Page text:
Aug 02, 2017 |
More than 300 individual donors contributed to the $3 million capital campaign to get the project going.
This article was originally published by Basin Electric Power Cooperative and can be viewed here.
It began as a conversation about the future of health care.
We took a look at our facility infrastructure and decided that maybe it’s time for us to do some renovation, addition to our current facility,” remembers Darrold Bertsch, CEO of Sakakawea Medical Center and Coal Country Community Health Center. “But as the process went forward, we decided it was much more cost-effective for us to look at constructing a new facility.
Bertsch says a study was done in 2012 to determine the need for an updated, expanded medical center in the community. The needs assessment took input from nearly 650 community members and health care professionals from the region, as well as 22 community leaders.
The top priorities we found were the need for more providers, more mental health services, more accessible clinics with more locations and longer hours, better access to specialists, and additional equipment and technology, Bertsch says.
More than 300 individual donors contributed to the $3 million capital campaign to get the project going. The total cost of the facility was about $30 million, and the facility opened its doors in April 2017.
Christie Obenauer, president of the Hazen Memorial Hospital Association board of directors, says the new facility has transformed the way health care is provided in the area.
The medical center is consolidating the majority of its outpatient services to improve access and meet future health care needs, she says.
More than 15,000 square feet was added, with a centralized registration area.
In addition, rather than the clinic being across the street from the hospital, like it once was, everything is now under the same roof.
When patients need lab and X-ray, they’re able to do it right in the same facility now, Bertsch says.
Aside from patient care,
The ability to recruit physicians, visiting specialists, and staff, is greatly enhanced with the construction of our new facility, Obenauer says.
Having a modern, state-of-the-art facility is important both in our recruitment and retention activities.
The quality of the local school systems, shopping, and the availability of health care services are questions that get asked by individuals being recruited to come here, regardless of the industry looking to expand or enhance its workforce, Obenauer says.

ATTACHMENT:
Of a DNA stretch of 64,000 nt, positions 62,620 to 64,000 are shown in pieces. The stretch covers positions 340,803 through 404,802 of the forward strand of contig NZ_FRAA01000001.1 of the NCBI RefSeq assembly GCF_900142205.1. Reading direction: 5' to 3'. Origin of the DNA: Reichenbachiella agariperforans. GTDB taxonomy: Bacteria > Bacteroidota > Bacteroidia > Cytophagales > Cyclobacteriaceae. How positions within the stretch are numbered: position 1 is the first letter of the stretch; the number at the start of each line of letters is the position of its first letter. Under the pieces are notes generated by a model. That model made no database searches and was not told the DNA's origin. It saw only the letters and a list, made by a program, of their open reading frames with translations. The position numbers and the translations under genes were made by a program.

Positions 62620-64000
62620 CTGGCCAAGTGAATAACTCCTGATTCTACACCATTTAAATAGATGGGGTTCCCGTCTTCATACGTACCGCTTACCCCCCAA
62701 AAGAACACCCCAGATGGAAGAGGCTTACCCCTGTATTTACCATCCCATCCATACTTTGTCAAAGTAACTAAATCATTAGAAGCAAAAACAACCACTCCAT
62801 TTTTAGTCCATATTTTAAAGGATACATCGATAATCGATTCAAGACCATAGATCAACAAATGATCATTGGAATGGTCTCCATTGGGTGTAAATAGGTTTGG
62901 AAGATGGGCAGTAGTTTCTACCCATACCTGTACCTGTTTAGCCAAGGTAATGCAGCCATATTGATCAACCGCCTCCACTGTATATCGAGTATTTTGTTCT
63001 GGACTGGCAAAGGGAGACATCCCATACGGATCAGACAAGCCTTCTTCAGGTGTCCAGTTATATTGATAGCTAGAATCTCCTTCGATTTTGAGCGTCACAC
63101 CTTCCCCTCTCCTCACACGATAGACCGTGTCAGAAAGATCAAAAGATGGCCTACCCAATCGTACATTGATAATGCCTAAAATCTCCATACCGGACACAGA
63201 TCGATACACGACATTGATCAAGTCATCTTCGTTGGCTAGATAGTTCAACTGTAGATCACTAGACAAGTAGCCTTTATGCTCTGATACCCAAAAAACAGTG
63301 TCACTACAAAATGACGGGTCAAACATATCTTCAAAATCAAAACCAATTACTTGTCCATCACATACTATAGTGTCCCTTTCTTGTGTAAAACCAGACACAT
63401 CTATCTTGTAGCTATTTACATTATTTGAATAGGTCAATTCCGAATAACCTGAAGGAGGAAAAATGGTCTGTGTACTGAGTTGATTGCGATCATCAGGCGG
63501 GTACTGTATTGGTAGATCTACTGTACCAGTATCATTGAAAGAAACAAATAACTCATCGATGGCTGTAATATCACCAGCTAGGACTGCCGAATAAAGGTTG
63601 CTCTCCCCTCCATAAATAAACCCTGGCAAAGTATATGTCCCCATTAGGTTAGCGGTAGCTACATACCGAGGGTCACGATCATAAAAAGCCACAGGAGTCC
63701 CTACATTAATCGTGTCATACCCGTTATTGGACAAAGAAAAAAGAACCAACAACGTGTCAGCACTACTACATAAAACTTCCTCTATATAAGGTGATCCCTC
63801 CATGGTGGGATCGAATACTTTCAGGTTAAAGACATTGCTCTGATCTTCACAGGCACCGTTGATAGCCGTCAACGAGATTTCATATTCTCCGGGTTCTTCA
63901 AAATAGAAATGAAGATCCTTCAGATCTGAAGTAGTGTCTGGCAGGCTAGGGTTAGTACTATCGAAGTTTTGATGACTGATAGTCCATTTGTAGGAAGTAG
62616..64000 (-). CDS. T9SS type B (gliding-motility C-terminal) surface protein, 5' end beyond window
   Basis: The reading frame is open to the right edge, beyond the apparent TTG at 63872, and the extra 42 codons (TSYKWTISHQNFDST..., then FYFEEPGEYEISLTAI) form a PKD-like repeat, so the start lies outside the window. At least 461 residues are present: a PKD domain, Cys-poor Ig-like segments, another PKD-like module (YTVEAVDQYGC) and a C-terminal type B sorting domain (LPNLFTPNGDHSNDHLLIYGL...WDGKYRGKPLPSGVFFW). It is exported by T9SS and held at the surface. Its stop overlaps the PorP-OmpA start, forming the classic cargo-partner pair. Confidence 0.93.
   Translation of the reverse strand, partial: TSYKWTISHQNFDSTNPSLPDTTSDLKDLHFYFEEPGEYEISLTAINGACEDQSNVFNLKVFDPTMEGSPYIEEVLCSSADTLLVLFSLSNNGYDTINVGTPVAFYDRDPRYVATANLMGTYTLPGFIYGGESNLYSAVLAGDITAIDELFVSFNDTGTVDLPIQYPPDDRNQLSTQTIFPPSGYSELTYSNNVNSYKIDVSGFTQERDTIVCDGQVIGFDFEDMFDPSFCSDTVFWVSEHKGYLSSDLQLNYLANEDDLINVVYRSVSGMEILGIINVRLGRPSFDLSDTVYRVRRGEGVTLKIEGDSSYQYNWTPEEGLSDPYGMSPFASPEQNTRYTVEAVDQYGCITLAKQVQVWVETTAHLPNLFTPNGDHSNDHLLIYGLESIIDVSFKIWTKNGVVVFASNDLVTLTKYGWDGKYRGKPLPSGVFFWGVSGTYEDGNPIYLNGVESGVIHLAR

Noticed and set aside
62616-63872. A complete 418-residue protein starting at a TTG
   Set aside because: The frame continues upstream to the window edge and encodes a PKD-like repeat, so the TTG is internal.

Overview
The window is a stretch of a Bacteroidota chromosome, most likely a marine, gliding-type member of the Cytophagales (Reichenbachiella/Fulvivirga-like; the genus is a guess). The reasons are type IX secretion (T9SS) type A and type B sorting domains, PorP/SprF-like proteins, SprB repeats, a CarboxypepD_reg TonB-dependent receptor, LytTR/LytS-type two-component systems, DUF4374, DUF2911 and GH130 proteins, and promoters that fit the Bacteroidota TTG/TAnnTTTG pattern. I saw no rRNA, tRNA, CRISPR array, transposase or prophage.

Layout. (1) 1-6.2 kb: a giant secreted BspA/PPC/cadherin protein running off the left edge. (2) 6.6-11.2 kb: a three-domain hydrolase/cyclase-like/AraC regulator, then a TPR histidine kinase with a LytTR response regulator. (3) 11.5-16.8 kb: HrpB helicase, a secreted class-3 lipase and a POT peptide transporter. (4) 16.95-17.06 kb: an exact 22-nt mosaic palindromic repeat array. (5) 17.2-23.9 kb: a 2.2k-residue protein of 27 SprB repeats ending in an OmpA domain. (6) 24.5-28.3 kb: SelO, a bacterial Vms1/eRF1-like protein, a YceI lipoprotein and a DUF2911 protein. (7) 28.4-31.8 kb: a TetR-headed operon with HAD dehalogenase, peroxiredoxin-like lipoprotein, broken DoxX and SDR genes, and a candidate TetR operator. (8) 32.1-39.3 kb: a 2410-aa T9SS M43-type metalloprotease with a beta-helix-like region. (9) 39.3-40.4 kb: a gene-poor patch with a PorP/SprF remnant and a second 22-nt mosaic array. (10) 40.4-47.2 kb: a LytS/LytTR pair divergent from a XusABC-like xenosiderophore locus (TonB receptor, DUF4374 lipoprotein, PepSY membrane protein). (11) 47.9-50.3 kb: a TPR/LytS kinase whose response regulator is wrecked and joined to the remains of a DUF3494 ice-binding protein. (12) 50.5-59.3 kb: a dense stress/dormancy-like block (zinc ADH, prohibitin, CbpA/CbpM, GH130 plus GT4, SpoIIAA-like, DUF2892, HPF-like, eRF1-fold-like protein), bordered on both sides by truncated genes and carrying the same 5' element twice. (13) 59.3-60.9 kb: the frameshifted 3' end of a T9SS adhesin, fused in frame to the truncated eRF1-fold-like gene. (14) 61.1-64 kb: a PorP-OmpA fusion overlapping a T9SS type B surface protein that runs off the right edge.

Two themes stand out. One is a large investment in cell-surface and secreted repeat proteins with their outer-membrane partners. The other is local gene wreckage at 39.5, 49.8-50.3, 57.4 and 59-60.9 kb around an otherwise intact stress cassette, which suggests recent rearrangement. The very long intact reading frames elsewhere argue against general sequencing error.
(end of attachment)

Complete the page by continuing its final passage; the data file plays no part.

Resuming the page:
Sakakawea Medical Center serves Mercer, Oliver, and Dunn counties, covering about 2,000 square miles and a population of about 15,000 residents.
Wherever we live, we want to have accessibility to health care services for that time of need, Bertsch says.
Rural people shouldn’t have to compromise the accessibility and availability of health care services. By constructing this facility, we can provide better health care today, and also for future generations to come.
Located on the edge of oil activity, the area experienced the quick growth that went along with the Bakken boom.
Even though that dropped for a year or so, we know it will likely be on its way back, Bertsch says.
We serve both the temporary and transient, as well as the permanent workers brought here by oil jobs and all of the local energy industry.
The energy industry is a major employer in the region. Basin Electric’s Antelope Valley Station and Leland Olds Station, and Dakota Gasification Company’s Great Plains Synfuels Plant, in addition to The Coteau Properties Company’s Freedom Mine account for about 1,200 of the cooperative’s 2,300 employees.
That concentration of Basin Electric’s workforce meant the cooperative had an interest in stepping up to help. Jen Holen, Basin Electric charitable giving administrator, says the Charitable Giving Committee pledged $250,000 over five years with support from Roughrider Electric Cooperative, a Basin Electric Class C member headquartered in Hazen.
Access to modern, convenient health care is important to our members for many reasons. Without these facilities, some people might be traveling an hour or more to get to a doctor or piece of technology needed to treat them properly, says Don Franklund, Innovative Energy Alliance co-general manager and CEO.
The primary mission of electric cooperatives is to serve their members, and so we were happy to put our support behind this project. Roughrider Electric Cooperative is one of four electric cooperatives that make up the Innovative Energy Alliance.
Bertsch says the commitment from the cooperatives was important to the medical center, because it was an indication of community support.
Cooperatives are so community-driven, member-driven, Bertsch says.
Having the support of organizations such as Basin Electric is extremely important because it shows commitment to the members of the cooperative, that they care about those members in the rural areas. From a health care perspective, they’ll be well taken care of in our facilities.